Wednesday, 19 October 2016
Killer Opening Songs (Giant Steps by John Coltrane)
Intensity, high-tempo and rhythmic mastery. Just three of the many words that could apply to John Coltrane’s Killer Opening Song “Giant Steps”, from the same-titled album. If smoothness and subtlety were the mots d’ordre on Blue Note’s release Blue Train, then Atlantic Record’s offering Giant Steps’ were chaos and improvisation. Beautiful chaos and improvisation, K.O.S. hastens to add.
In terms of tenor solo statements, Giant Steps was outstanding. From the outset there was a clear intention from John Coltrane to break away from the foot-tapping sound he had helped create on Miles Davis’ timeless classic Kind of Blue. Saxophone, double-bass, piano and drums kick off together. Rather than a mere time-keeping ensemble piece, Paul Chambers’ bass acts as another level of tonal exploration. This serves both pianist and saxophonist well as their sound swells to unreal levels.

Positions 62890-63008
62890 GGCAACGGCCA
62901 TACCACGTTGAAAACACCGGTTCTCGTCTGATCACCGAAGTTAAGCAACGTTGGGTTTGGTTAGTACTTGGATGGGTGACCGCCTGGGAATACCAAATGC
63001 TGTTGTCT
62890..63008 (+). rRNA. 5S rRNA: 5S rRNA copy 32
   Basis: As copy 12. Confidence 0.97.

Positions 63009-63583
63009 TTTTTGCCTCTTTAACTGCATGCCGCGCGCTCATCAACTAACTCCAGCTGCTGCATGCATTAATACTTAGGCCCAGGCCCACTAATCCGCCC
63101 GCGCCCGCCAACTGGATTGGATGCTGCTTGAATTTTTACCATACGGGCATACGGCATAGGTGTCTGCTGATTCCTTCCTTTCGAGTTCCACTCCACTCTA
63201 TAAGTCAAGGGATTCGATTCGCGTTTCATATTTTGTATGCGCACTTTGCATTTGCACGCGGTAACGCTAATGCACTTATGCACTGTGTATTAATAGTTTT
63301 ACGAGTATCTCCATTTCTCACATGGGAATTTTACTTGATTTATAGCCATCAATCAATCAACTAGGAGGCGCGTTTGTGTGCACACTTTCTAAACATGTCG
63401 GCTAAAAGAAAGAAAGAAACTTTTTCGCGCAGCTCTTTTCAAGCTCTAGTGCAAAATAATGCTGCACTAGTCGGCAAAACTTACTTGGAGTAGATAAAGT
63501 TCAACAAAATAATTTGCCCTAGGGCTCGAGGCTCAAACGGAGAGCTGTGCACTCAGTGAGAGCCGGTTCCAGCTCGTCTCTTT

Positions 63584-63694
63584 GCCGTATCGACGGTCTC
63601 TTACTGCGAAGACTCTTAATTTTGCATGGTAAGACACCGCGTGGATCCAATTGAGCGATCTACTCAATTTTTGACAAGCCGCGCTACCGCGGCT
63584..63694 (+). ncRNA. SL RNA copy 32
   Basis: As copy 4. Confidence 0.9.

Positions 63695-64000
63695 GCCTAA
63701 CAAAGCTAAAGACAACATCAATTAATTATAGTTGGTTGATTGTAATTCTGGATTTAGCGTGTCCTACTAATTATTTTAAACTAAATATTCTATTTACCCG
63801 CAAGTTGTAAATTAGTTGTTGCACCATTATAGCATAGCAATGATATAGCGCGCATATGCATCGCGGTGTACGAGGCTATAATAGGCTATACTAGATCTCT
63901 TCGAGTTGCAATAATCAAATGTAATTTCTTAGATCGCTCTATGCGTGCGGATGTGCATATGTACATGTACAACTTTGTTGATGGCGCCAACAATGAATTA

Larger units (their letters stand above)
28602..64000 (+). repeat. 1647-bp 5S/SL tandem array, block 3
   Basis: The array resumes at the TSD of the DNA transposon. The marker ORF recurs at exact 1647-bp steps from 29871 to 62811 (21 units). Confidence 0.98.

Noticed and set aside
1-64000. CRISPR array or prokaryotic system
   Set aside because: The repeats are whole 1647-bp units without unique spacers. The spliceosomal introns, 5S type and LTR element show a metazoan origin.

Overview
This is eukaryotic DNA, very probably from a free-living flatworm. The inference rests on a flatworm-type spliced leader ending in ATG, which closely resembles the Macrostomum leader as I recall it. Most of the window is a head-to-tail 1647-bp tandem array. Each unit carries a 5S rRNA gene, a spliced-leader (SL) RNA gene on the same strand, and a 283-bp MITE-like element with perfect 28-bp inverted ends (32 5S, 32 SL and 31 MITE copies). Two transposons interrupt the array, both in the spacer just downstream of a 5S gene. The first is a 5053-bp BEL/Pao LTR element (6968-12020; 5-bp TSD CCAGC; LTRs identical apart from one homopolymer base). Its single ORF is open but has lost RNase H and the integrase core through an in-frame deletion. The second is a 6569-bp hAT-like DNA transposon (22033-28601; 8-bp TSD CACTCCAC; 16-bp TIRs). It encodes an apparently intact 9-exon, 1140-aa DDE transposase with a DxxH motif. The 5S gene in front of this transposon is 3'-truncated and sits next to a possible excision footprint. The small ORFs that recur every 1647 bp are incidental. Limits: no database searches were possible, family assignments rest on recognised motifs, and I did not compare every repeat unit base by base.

The Killer Opening Song is the gateway to other six musical gems such as Countdown’s blistering, sonic explosion, swinging Syeeda’s Song Flute and self-searching, simple and yet emblematic Naima.
Whereas Blue Train was a sort of bridge between the recent Charlie Parker-driven bebop sound and the smoother Miles Davis’ approach, Giant Steps was the sign of things to come in jazz. More experimental and more outré, this was Coltrane at his peak as a bandleader and composer. Once again, all this thanks to the Killer Opening Song.
Next Post: “Thoughts in Progress”, to be published on Saturday 22nd October at 6pm (GMT)